Cardiac energetic impairment is a feature of systolic heart failure irrespective of the underlying etiology, and the magnitude of this impairment is predictive of subsequent mortality. It is also a feature of other forms of heart muscle diseases including hypertrophic cardiomyopathy and heart failure with normal ejection fraction. While the adult heart normally uses predominantly free fatty acids to generate energy, this consumes more oxygen than the use of carbohydrate to generate energy. In the context of heart muscle disease the reduction in efficiency of fatty acid versus carbohydrate utilization may be substantial. This provides the rationale for the use of drugs that inhibit fatty acid utilization and increase carbohydrate utilization. These agents either prevent the uptake of long chain fatty acids into the mitochondria (eg, perhexiline) or inhibit fatty acid β-oxidation (eg, trimetazidine). Studies in patients with systolic heart failure have shown encouraging results with increased cardiac performance and exercise capacity.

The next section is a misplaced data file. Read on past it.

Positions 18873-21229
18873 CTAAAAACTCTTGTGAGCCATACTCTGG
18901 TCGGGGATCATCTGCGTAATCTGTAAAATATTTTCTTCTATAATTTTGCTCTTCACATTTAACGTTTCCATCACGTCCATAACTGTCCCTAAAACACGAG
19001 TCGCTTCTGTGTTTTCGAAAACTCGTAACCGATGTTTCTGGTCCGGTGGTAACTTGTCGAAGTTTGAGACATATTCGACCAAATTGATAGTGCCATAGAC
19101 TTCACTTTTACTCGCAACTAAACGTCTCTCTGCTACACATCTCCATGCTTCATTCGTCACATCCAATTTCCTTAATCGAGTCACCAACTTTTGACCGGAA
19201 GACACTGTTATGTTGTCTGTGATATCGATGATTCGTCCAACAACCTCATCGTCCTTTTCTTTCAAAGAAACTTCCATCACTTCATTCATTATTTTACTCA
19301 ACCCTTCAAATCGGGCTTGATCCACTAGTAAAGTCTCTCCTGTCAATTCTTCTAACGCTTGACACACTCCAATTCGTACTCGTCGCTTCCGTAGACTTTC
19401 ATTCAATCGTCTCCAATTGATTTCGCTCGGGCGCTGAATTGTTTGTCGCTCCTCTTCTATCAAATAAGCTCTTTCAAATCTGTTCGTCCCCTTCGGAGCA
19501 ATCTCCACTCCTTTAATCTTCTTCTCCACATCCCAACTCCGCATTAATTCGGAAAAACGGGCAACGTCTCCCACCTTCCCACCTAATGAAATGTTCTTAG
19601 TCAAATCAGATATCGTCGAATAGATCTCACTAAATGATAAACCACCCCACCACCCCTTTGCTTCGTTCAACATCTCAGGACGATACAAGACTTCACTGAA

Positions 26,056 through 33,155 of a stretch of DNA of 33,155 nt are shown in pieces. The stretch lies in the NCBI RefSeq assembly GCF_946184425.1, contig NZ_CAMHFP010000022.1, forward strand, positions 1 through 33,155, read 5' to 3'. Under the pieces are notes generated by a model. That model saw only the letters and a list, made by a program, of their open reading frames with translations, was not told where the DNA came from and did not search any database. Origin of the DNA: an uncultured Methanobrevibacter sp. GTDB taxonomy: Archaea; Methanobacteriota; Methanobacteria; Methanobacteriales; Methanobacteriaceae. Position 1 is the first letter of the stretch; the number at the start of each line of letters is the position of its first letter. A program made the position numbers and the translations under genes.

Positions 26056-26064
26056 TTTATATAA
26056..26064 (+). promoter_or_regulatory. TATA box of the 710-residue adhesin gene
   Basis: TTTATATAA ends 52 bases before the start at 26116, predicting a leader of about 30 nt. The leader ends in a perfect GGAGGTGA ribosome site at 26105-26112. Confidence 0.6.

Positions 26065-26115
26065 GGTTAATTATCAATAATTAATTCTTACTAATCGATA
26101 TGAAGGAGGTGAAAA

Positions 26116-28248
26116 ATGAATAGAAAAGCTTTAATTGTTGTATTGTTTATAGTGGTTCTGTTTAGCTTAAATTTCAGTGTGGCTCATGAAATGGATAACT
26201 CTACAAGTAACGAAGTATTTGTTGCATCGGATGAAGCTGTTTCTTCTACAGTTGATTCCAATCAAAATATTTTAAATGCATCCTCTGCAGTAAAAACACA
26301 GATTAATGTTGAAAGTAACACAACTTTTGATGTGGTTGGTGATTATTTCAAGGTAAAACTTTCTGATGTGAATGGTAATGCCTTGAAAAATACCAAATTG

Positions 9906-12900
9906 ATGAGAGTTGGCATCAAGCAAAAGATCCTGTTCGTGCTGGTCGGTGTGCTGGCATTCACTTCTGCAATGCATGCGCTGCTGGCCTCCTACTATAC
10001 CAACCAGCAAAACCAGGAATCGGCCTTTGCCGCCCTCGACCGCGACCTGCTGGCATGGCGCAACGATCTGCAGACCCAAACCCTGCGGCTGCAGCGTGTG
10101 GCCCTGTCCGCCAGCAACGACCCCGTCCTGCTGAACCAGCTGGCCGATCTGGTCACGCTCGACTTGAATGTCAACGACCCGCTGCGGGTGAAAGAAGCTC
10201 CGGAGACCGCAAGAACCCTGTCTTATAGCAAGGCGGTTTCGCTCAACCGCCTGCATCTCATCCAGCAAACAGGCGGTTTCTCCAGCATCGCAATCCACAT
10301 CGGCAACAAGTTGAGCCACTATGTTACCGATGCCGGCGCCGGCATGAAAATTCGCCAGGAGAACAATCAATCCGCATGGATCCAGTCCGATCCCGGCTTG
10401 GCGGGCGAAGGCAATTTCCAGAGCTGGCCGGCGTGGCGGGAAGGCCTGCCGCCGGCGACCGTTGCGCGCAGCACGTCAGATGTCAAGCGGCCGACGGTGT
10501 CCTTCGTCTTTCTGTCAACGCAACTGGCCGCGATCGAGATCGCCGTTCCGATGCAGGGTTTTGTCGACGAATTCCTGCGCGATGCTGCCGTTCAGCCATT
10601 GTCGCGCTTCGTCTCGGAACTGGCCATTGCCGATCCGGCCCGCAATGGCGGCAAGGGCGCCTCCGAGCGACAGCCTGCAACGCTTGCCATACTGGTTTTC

|Number of pages||7|
|Journal||Heart and Metabolism|
|Publication status||Published - 1 Dec 2012|
- Cardiac energetics
- Cardiac metabolism
- Heart failure
- Metabolic therapy